Although the Christmas whirlwind is upon us, a group paused for a minute this week to welcome the author of an 2019 novel. We were lucky enough to sit down with Houston author and sign language interpreter, Lynne Kelly, to talk about her upcoming release, Song for a Whale. A radiant story about a Deaf girl who sets out to show an isolated whale that he’s not alone, her novel was inspired by the plight of a real-life whale who sings at a much higher pitch than other whales.
To 12-year-old Iris, who has always felt separated from her hearing friends and family, that sort of loneliness feels all too familiar. So when she hears about the whale (named Blue 55) whose voice goes unrecognized by others of his kind, she feels a compulsion to help. What follows is a wildly hopeful quest to prove to Blue 55 he’s not alone by sharing music composed to match his singular frequency. The thing is that Blue’s heading for Alaska and Houston isn’t exactly en route. But she finds an unexpected ally (and travel partner) in her Deaf grandmother who’s looking to leap back into life after a tragedy. Before anyone can stop them, the two conspirators have headed north to make new friends, touch glaciers, rock some cruise ship karaoke, and find one very special whale. Continue reading
This week I asked all my DDG booksellers to talk a little about the book they care about selling the most this Holiday season.
Eliot: My favorite book from this year is Ottolenghi’s new cookbook, Ottolenghi Simple. I like the book for a number of reasons, from its intuitive layout and easy to follow directions to its categorization of recipes by time, number of ingredients and overall difficulty, which is great if you’re short on time or just feeling lazy (which is its own category in the book). What I love most, though, is the sheer number of times I’ve been totally surprised by the flavor of the dish I just made. I mean, I never thought anchovies could make an irresistible pasta sauce or that the outside skin of lemon could add more flavor than the juice itself. I love trying new things and being surprised and this book has yet to fail me in both those regards.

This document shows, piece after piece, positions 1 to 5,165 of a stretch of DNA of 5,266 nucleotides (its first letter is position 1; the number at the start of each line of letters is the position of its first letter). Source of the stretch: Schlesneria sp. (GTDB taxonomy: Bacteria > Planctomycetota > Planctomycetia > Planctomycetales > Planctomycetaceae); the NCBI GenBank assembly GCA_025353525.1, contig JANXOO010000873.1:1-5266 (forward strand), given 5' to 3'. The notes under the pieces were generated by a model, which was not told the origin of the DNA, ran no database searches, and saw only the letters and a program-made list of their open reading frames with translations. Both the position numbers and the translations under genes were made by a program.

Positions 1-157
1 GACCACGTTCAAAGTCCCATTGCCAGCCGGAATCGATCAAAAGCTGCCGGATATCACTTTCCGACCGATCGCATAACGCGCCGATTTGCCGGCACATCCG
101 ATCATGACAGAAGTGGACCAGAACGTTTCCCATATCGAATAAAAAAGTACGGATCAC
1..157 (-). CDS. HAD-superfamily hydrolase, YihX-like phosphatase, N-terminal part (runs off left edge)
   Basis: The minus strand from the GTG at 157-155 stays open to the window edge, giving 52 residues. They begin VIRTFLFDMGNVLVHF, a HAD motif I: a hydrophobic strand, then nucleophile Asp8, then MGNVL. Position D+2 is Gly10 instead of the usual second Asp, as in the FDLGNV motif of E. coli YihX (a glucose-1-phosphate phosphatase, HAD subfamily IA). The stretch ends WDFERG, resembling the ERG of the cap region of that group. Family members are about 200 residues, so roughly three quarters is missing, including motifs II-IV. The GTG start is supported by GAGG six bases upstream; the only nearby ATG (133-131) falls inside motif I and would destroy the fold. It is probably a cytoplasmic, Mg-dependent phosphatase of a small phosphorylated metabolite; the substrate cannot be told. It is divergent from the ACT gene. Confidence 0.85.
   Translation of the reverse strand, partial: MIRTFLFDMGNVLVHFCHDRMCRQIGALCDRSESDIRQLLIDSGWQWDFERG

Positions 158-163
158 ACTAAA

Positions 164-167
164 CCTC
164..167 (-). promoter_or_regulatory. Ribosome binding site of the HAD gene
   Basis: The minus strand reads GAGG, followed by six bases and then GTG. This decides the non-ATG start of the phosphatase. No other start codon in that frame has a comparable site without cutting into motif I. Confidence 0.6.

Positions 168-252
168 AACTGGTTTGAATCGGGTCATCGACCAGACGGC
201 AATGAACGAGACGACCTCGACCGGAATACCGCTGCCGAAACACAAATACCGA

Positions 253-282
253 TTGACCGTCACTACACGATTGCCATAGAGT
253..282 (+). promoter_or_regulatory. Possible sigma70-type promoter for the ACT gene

We’re in the home stretch, fellow Santa staff and holiday helpers, and I’m proud to know each and every one of you. With just two weeks to go (plus or minus your store’s Christmas Eve special hours, or Christmas Day service — I’m looking at you, airport and resort stores) we will be putting the last few boxes on the sleigh very, very soon, and settling down for our own long winter’s nap. I wanted to use my post this week (which you won’t have time to read, but you can forward it to one of your elf-interns) to cover a few key reminders for success in this tinsel-covered marathon.
Guess what, folks? It’s the second Josie Leavitt guest post of the season! Josie writes:
This is not the first time I’ve written about snacks, and it likely won’t be the last, even though I’m officially retired from the store. (I suspect I will always fill in at the store a little here and there and pull some more shifts during the holidays.) I realize, since I’ve been away, that I equate the store with certain food rituals. The biggest ritual is raiding the snack bin in the back room. Back in my tenure that snack bin could usually be counted on to have a myriad of yummies ranging from cookies, energy bars (usually only there as a last resort if someone had skipped lunch), candy bars and some sort of other sweet thing. The expectation of food runs very high during the holidays when we tend to act like we’re under siege every day and unable to leave the premises.
I’m a little embarrassed to admit this publicly, especially since I’ve been selling audio books for the last few years through my bookstore’s website, but until recently I’d never actually read an entire book that way. I’d downloaded some with the best of intentions but never quite followed through, mostly due to some assumptions about my inability to focus on long-form audio. Continue reading